Now that the MLB Trade Deadline has come and gone, the rosters are set. The teams that feel they have a chance went out and spent.
The teams that know this isn’t their year dealt their stars to get a haul of future assets in return. The playoff contenders have pretty much been narrowed down by now.

In the American League, you probably have the Rays, Red Sox, Yankees, Blue Jays, Astros, A’s, Mariners, and White Sox. The Giants, Dodgers, Padres, Brewers, Reds, Mets, Braves, and Phillies are all fighting for spots in the National League.

It’ll come down to some tight divisional races come September, and a lot can change between now and then, but it’s time we take a look at each team and evaluate who can ACTUALLY win the World Series come October.

American League: CAN’T WIN

Too Little Too Late // Seattle Mariners and Toronto Blue Jays

The Mariners are 2 games back of the last wild card spot, but there’s not a single statistical category that they’ve been consistently dominant in all season; the GM also seemed to be on the fence about buying at the deadline, so there seems to be a lack of confidence in this team that has caught lightning in a bottle throughout the season thus far. It’ll be an uphill climb to even make the postseason.

For the Blue Jays, their lineup is deep and hits the most home runs in the league, but the lack of depth in the rotation and bullpen isn’t enough, especially in the playoff format where that’s the most valuable asset.

Victims of a Nightmare Season // New York Yankees

The Yankees came in as the odds leader to make the World Series out of the American League, and they’ve dealt with nagging injuries all season, COVID shutdowns, an inconsistent rotation that has little depth outside of Gerrit Cole, and a closer in Aroldis Chapman that went from the best in baseball to the worst overnight. They made some moves at the deadline by adding Joey Gallo and Anthony Rizzo to add some much-needed lefty power, but that isn’t enough to power them past the wild card at this point as they’re 2 games back of the final spot. It just feels like they’ve never caught a break this year, and their best hasn’t been better nor as consistent as the rest of the competition in the American League. (Also, if you have Rougned Odor batting 4th in your lineup, you’re in trouble.)

No Specific Strength // Oakland A’s

The A’s over-perform seemingly every single season, and this season is no different- their leader in batting average is Matt Olson at only .277. Although they’re top 10 in several different pitching categories like ERA, WHIP, and home runs and walks given up per game, Chris Bassitt is the only consistent starter and Lou Trevino the only lights-out reliever out of the bullpen.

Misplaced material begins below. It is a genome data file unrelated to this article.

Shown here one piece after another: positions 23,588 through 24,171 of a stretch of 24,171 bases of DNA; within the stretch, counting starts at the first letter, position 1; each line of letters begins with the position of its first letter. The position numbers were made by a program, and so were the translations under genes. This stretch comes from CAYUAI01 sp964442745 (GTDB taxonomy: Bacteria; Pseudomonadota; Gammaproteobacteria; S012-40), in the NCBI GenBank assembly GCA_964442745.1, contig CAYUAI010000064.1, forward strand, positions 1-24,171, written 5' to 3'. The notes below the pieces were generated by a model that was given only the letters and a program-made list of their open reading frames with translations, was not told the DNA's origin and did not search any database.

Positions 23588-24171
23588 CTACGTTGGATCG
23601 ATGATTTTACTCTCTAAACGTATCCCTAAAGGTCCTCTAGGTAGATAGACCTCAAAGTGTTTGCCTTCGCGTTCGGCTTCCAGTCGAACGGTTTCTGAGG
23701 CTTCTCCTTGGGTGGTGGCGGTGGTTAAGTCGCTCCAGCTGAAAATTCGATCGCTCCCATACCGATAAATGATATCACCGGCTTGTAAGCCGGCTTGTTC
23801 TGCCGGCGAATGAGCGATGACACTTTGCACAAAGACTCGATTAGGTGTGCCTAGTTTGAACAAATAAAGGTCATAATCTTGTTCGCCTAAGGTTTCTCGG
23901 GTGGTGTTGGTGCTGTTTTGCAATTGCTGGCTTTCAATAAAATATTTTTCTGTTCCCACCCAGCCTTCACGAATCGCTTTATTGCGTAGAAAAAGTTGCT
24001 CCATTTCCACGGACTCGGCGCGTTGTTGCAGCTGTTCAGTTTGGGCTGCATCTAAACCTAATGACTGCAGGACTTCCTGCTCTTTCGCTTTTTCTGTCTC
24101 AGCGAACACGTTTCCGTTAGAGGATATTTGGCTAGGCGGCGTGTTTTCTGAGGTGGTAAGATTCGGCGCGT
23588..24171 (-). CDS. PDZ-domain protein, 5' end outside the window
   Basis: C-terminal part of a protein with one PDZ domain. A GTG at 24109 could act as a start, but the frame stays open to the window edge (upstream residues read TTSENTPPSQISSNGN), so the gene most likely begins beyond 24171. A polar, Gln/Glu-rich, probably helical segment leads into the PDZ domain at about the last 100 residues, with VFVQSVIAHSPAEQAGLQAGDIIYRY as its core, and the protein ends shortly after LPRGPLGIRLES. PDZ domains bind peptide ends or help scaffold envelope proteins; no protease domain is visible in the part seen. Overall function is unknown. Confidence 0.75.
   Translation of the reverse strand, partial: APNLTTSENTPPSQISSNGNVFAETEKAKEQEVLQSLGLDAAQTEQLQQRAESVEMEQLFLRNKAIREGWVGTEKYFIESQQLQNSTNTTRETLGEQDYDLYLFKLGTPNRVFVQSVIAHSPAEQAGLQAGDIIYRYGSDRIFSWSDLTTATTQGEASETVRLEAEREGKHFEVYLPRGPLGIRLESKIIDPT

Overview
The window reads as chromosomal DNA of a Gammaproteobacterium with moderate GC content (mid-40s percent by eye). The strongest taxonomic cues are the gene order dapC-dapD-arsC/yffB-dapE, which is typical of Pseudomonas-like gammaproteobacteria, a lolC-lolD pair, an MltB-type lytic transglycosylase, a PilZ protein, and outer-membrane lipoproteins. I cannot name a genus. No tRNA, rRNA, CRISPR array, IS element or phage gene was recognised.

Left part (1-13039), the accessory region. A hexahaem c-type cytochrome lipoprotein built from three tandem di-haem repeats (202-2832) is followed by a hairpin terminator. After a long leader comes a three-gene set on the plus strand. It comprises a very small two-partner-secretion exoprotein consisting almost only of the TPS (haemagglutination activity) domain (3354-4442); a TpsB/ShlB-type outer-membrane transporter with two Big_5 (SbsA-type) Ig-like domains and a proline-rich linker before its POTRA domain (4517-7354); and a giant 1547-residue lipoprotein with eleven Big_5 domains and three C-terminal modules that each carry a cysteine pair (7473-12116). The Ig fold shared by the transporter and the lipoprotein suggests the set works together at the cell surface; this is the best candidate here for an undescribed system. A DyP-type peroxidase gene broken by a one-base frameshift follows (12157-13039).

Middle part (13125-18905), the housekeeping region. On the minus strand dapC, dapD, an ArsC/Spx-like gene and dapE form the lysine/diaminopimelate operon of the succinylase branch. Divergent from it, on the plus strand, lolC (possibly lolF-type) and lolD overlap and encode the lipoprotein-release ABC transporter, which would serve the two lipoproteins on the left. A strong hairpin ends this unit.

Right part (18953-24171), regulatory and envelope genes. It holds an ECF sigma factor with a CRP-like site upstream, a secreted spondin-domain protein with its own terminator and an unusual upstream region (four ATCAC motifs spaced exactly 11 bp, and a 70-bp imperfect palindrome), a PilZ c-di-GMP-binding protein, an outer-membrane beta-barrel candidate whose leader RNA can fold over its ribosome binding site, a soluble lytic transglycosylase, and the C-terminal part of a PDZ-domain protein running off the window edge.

They manage to find a way to win and credit to the managing, the resilience, and the intangibles that they’re skilled at to make that possible, but that luck eventually runs out. They don’t have that one specific category that they’re far and away better at than anyone else that you need for a World Series run.

American League: CAN WIN

Tampa Bay Rays

They won the American League last year. They called up Wander Franco, the 20-year-old best prospect of this generation. They traded for Nelson Cruz. Other moves like trading Willy Adames, Diego Castillo, and Rich Hill were a bit questionable for them to win now, and they lost Tyler Glasnow for the rest of the season with Tommy John surgery, but you can never question the Rays’ weird methodology when it comes to winning games. They have the best record in the AL by scoring the 4th-most runs per game and having a top 10 pitching staff. This team might be deeper than the one that won the league last year now that they’ve added some big bats.

Boston Red Sox

The Red Sox have been a pleasant surprise after finishing last in the AL East last year, so with their new manager back in the building and the momentum of good vibes in the clubhouse all season, they could easily go on a magical run here. Not only does this team clearly love each other, but they also have a star-studded lineup of Xander Bogaerts, Rafael Devers, and JD Martinez that have powered them to one of the best and consistent offenses in the league- they hit the most doubles, are third in slugging, and fourth in OBP+slugging.

They also happened to trade for the hottest bat in baseball before an injury, Kyle Schwarber, human army tank. The pitching is around league average, but Chris Sale will be coming back from injury, and he could be an x-factor in the role he’s given. The lineup has way too much offensive depth that what they lack in pitching might not matter.

Photo: Ron Gesely/Getty Images

Chicago White Sox

They hate their manager and are still bat-flipping their way to one of the best records in baseball. They’re arguably the most complete team in the American League after they traded for Craig Kimbrel and are getting Eloy Jimenez and Luis Robert back from injury. They’re going to absolutely cruise through the weakest division in baseball- they have a 9.5 game lead over Cleveland, who is below .500, which will give them plenty of time to rest and get their minds right before the postseason.

The gauntlet rotation of Lynn, Rodon, Giolito, Cease, and Keuchel all have the potential to go 7 deep and shut down a team any given night in a series. The only thing that could throw them off track is, ironically, their own manager, but he hasn’t been able to stop them so far.